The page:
The landing will place the Mars rover closer to its final destination for science operations, but it will also place it precariously close to the foot of a mountain slope, which raises the possibility of a mission failure. A successful landing depends on a newly designed rocket-powered sky crane, which is expected to gently lower the car-sized rover onto the surface of Mars.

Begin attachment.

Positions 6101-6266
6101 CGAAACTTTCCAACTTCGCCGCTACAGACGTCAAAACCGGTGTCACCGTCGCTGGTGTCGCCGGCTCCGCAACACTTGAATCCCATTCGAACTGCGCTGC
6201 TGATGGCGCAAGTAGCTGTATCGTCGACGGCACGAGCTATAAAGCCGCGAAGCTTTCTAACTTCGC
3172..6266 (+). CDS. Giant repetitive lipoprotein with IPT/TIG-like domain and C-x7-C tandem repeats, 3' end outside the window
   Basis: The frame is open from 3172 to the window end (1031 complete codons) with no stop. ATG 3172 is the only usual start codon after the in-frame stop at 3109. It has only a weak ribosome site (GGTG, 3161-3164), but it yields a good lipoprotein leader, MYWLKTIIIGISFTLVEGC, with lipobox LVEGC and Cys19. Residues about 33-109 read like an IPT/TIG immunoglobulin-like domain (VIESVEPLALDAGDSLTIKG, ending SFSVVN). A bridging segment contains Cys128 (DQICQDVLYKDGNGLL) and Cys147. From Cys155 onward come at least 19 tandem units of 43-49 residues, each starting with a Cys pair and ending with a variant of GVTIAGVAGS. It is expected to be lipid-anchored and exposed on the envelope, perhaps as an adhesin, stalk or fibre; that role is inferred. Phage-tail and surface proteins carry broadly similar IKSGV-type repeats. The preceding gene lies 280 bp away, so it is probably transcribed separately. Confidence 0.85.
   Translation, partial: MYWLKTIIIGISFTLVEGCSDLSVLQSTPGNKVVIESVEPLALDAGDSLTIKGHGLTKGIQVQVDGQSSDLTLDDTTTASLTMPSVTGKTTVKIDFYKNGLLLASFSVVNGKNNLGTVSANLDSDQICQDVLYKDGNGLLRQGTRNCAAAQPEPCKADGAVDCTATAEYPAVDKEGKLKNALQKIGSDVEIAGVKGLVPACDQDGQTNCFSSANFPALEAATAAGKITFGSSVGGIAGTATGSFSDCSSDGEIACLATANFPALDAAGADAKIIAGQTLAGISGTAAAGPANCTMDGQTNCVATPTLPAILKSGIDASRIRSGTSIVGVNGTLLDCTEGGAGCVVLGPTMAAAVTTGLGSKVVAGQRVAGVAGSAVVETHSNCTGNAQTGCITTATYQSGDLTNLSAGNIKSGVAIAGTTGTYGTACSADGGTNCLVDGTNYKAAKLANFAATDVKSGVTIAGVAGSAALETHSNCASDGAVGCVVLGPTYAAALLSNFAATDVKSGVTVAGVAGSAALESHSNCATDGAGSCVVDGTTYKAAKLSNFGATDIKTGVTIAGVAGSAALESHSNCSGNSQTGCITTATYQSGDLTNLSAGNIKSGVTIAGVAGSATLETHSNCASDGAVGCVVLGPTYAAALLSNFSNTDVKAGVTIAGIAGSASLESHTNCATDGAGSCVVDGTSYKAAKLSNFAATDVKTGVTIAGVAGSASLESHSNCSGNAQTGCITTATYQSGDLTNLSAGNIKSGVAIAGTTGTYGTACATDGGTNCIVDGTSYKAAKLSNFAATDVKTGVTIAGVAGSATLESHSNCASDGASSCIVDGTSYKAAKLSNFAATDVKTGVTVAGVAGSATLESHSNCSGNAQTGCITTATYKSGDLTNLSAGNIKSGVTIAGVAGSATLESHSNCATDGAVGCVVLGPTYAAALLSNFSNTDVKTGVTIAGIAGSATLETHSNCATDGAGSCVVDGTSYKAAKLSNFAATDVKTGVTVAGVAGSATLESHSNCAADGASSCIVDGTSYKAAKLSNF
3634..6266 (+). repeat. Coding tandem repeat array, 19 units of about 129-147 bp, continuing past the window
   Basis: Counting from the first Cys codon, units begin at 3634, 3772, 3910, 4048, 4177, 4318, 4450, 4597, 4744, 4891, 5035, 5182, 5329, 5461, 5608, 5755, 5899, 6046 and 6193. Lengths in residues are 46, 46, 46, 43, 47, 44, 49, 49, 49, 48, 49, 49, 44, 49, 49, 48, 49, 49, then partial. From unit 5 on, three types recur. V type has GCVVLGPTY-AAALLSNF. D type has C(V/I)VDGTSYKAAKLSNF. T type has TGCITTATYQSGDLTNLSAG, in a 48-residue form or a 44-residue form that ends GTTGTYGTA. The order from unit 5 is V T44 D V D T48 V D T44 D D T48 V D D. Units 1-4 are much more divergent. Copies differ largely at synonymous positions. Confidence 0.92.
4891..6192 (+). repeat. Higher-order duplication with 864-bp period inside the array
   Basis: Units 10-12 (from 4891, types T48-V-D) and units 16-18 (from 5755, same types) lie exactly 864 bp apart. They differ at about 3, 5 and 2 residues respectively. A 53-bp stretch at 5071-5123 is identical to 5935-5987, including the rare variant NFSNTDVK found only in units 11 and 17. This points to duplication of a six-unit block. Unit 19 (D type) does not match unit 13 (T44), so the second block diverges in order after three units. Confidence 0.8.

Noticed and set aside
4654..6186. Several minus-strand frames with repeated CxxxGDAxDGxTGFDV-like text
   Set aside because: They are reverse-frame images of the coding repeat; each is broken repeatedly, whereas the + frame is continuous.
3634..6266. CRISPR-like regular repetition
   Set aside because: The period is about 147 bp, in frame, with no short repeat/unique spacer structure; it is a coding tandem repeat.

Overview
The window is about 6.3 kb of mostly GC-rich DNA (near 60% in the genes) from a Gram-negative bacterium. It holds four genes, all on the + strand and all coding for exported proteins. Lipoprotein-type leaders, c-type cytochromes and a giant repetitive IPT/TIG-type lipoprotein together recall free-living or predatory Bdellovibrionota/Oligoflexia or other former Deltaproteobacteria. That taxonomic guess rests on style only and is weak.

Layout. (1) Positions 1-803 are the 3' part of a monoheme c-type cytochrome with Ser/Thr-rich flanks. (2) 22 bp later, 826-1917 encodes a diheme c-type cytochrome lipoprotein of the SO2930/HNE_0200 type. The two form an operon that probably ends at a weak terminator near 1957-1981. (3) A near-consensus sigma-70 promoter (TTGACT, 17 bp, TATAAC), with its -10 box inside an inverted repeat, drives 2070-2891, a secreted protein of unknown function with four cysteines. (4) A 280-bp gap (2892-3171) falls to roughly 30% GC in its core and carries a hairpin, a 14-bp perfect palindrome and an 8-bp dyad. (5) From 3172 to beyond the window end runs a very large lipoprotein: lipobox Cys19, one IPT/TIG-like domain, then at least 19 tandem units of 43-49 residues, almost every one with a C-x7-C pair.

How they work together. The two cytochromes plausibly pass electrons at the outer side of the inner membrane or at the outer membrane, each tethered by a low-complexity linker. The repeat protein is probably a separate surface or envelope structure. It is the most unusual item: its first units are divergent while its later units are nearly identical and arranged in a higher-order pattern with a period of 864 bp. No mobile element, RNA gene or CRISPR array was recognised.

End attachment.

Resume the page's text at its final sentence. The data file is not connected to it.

“We’ve done everything we can to ensure the greatest probability of success,” NASA manager Dave Lavery told reporters during a conference call. “The reality is, this is a very risky business. Historically, only about 40 percent of the missions to Mars have been successful,” he said." capitolcolumn
Is this really a good idea? Budgets for planetary exploration are severely constrained. Why take additional risks on the landing in order to avoid driving longer to the objective? pl